Travels Across Asia Searching For Authentic Street Style
TREET STYLE used to be fun. In the early days of The Sartorialist — granddaddy of street style blogs — photographer Scott Schuman snapped natty New York City pedestrians as he found them, on the grounds of a perfectly tied scarf, a breathtaking print, or some certain sartorial instinct.
Today, the ones getting Instagrammed (by countless spawn of Schuman) are hardly paragons of effortless style. Street fashion has become a cold-blooded industry made up of people determined to be in the right place in the right clothes at the right time, often dressed head to toe in borrowed togs from a designer who gets free advertising. Calculation is so common, Tim Blanks, editor-at-large of Style.com, recently likened the business of street style to reality TV. Both, he argued “make monsters.”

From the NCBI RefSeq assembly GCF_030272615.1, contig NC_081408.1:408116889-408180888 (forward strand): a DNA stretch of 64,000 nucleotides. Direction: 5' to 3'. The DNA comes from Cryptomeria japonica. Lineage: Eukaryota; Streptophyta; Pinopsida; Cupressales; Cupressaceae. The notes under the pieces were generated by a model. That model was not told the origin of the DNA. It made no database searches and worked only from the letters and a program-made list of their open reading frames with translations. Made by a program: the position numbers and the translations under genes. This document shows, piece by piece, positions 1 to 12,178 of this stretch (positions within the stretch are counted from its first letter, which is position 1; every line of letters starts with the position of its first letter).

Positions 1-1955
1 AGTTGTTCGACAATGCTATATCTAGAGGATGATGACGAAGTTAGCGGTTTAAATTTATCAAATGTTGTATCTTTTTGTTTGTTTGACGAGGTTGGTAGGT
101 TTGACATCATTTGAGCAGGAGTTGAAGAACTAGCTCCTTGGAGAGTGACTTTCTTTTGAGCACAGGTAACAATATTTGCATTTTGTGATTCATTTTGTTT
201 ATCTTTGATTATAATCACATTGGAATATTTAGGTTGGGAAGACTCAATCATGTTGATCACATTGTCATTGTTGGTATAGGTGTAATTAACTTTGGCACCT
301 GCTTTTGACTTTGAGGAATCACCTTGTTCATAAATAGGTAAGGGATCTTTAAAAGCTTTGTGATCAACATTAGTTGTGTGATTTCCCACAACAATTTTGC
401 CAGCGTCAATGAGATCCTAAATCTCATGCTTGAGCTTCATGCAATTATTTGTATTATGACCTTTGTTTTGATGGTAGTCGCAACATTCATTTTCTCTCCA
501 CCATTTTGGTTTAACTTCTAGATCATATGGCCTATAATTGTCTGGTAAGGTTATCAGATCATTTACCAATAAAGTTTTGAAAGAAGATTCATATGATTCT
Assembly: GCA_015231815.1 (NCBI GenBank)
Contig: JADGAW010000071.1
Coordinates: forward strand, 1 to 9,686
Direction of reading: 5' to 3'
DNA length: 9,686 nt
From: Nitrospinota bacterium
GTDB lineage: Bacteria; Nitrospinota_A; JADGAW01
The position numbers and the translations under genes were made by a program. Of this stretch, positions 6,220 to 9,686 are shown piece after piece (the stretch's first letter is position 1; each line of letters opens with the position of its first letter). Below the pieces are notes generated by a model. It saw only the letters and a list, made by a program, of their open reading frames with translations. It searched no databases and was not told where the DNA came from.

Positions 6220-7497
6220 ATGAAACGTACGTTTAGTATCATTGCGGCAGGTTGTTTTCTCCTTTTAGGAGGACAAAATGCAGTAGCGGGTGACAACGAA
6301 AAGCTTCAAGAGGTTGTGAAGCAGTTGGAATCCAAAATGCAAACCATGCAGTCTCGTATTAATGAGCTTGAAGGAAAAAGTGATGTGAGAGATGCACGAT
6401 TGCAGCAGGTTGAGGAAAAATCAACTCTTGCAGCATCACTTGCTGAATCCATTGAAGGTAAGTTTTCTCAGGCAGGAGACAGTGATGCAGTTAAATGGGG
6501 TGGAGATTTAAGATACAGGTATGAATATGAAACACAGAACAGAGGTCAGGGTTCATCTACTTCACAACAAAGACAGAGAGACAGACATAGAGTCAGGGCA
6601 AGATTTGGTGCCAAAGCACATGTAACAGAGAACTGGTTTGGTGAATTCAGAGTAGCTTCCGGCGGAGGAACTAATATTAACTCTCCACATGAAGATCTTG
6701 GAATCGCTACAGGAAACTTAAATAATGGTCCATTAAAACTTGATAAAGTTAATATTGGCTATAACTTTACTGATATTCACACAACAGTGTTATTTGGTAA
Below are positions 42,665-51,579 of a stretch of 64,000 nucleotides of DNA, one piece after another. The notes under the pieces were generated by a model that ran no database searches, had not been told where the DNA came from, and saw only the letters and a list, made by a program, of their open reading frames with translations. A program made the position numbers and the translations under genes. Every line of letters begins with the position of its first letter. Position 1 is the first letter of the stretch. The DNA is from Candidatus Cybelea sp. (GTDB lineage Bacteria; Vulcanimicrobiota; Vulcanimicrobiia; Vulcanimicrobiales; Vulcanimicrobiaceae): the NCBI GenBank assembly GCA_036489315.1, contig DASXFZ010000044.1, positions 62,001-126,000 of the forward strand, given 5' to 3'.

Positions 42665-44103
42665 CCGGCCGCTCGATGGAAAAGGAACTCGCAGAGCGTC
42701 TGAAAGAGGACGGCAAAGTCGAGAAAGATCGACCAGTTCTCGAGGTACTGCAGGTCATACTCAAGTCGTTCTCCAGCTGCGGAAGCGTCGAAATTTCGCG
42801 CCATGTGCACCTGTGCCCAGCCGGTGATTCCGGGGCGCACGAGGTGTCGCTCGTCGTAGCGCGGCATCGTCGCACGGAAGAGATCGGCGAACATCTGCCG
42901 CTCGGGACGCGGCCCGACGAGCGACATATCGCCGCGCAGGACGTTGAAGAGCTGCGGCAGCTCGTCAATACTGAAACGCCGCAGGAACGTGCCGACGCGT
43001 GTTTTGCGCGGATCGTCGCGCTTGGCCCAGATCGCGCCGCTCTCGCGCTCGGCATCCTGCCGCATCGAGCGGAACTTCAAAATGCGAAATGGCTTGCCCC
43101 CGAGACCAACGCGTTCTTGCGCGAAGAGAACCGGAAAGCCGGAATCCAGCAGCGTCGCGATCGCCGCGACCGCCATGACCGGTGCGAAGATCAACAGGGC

NCREASINGLY these monsters are visible beyond the pavement outside Fashion Week shows. James Bent, a Singapore-based photographer who identifies with first-wave street style philosophy, has documented stylish citizens in Asia’s largest cities since 2010. Over the years, he says, his level of discernment has changed along with the mood. Even in cities like Taipei, Tokyo, and Seoul, where street style blogs are a relatively new concept, “it’s getting difficult to walk around without seeing people who expect to be photographed,” he says.